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June 5, 2013

Open Season on Inventors

Political consensus by the powers that be has been achieved. It's open war on inventors. Any individual inventor who tries to enforce a legally granted patent is persona non grata before the courts. Said inventor will have to pay for defendant costs after being robbed of asserted patents. That is the fervent wish of Chief Judge Osama bin Rader of the Court of Appeals, Federal Circuit (CAFC).

The definition of "patent troll," which used to be confined to patent-holding companies, such as Intellectual Ventures and Acacia, has been twisted to particularly target individual inventors, who must rely upon contingency attorneys, as they cannot afford to pay upfront to enforce their legal rights. Rader, in The New York Times: "Trolls, moreover, often use lawyers to represent them on a contingent-fee basis (lawyers get paid only when they win), allowing trolls to defer significant legal costs that manufacturers, who generally must pay high hourly fees, cannot."

Patent-holding companies, who have the funds to enforce purchased portfolios, do not seem to be the intended target, at least in this round. Intellectual Ventures and Acacia publicly proclaim themselves nonplussed by this vile turn of events by rabid judges and politicians.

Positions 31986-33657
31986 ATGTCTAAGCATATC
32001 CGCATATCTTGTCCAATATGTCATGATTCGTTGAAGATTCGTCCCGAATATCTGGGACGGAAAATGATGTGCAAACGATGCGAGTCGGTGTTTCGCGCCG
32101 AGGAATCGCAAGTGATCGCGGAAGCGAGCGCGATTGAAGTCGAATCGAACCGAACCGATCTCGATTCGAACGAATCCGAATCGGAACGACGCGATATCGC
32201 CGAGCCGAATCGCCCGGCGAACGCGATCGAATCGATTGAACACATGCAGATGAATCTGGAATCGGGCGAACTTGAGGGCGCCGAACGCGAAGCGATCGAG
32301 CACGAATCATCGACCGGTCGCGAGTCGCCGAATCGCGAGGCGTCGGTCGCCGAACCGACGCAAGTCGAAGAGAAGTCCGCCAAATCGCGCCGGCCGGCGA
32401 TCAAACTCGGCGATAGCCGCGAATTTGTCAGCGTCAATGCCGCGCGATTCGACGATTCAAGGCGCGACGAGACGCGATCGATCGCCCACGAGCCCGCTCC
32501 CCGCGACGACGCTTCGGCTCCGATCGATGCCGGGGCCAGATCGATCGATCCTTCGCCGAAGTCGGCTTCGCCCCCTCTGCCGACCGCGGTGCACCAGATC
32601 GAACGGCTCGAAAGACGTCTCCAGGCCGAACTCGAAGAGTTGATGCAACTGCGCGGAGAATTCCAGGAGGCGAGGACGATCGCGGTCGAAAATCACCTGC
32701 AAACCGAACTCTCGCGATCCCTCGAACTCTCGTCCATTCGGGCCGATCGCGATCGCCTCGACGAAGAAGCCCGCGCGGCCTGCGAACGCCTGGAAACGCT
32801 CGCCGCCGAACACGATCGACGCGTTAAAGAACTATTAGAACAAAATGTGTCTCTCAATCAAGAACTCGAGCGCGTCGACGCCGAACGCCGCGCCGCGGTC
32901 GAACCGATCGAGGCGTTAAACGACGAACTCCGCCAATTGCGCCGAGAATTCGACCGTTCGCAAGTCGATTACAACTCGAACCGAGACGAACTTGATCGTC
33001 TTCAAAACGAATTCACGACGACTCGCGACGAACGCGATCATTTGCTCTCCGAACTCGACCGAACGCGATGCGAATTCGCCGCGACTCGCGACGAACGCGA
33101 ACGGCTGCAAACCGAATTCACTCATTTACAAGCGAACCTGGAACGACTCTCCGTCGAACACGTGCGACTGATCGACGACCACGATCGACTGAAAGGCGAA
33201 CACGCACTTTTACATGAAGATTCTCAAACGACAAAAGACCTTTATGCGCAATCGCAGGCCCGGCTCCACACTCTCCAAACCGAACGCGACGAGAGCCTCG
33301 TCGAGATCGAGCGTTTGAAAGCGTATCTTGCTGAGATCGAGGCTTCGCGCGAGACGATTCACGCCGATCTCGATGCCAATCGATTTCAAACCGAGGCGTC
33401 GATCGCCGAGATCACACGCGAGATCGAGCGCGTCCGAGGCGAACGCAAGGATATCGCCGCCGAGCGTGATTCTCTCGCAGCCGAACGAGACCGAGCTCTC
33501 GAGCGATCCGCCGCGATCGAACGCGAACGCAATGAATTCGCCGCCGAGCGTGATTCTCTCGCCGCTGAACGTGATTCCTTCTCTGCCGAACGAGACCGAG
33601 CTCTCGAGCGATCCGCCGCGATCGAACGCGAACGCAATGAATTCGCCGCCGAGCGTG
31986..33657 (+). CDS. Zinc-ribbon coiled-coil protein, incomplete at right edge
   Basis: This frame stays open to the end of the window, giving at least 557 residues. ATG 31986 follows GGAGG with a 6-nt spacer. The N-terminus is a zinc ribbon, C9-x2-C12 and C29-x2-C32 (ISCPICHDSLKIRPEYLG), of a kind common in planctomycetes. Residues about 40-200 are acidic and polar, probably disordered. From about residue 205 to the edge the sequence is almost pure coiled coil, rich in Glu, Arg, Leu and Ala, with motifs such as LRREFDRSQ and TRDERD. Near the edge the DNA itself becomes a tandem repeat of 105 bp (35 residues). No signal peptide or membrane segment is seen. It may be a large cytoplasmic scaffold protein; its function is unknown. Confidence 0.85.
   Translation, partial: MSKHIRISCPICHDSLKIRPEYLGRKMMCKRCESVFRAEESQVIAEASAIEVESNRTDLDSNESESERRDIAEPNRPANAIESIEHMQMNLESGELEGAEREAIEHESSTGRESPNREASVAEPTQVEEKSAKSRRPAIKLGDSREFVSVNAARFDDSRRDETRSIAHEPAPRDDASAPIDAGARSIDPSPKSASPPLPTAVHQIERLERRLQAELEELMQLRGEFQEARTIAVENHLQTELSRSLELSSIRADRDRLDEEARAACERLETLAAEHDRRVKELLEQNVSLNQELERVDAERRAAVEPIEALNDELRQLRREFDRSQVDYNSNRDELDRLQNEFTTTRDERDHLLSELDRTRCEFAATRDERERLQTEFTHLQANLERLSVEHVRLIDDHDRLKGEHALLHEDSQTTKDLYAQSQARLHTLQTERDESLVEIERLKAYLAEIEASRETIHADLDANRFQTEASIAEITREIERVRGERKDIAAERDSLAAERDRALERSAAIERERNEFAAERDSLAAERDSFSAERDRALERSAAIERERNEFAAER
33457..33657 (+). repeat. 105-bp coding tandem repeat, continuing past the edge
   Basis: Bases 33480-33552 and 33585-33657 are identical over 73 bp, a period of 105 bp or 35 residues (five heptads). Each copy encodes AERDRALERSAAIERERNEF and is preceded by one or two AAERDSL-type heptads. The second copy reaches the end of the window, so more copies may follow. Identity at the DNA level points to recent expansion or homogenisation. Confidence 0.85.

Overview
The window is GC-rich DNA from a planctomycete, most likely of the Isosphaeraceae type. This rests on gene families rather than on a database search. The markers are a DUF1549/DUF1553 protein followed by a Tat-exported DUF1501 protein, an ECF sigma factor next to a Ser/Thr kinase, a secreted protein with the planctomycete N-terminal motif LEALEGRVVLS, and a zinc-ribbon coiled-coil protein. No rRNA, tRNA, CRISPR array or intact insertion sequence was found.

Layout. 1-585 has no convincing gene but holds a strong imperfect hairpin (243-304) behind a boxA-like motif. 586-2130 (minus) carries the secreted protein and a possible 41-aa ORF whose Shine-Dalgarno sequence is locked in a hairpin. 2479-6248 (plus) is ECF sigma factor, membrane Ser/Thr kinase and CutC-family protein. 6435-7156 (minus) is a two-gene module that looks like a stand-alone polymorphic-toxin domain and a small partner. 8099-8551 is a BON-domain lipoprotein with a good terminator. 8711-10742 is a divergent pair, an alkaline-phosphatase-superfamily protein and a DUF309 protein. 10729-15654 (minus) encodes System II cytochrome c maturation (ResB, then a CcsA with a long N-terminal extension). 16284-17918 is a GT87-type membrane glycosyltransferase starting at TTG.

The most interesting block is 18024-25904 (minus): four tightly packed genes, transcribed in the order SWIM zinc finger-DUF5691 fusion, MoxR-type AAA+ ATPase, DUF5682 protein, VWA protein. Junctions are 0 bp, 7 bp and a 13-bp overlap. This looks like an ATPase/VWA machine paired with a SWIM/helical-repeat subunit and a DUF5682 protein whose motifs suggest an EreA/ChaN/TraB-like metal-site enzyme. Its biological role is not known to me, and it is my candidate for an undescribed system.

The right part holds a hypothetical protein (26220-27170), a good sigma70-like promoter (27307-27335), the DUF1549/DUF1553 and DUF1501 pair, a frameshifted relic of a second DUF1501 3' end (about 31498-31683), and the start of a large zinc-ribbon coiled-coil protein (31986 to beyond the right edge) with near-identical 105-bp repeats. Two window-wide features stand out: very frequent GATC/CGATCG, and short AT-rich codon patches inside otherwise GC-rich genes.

Instead, it's individuals that the courts want to rob. Rader: "One sign of potential abuse is when a single patent holder sues...."

The war on "patent trolls" by the courts is illicit and illegal. But it's practically ironic to call something "illegal" when those who enforce the law ignore statute and indulge their corrupt biases.

Rader reveals his sociopathic fantasies about inventors as foreign-based extortionists in a rambling podcast, regaling the audience with his ignorance of history and how the patent system and business world actually operate. The podcast is, of course, conducted by sycophants, with brown-nosing lawyers soliciting Rader's facile views. Hal Wegner remarks: "Commentaries have been received from a variety of sources, generally in strong support of the statements made by Chief Judge Randall R. Rader in The New York Times."

Posted by Patent Hawk at June 5, 2013 4:35 PM | The Patent System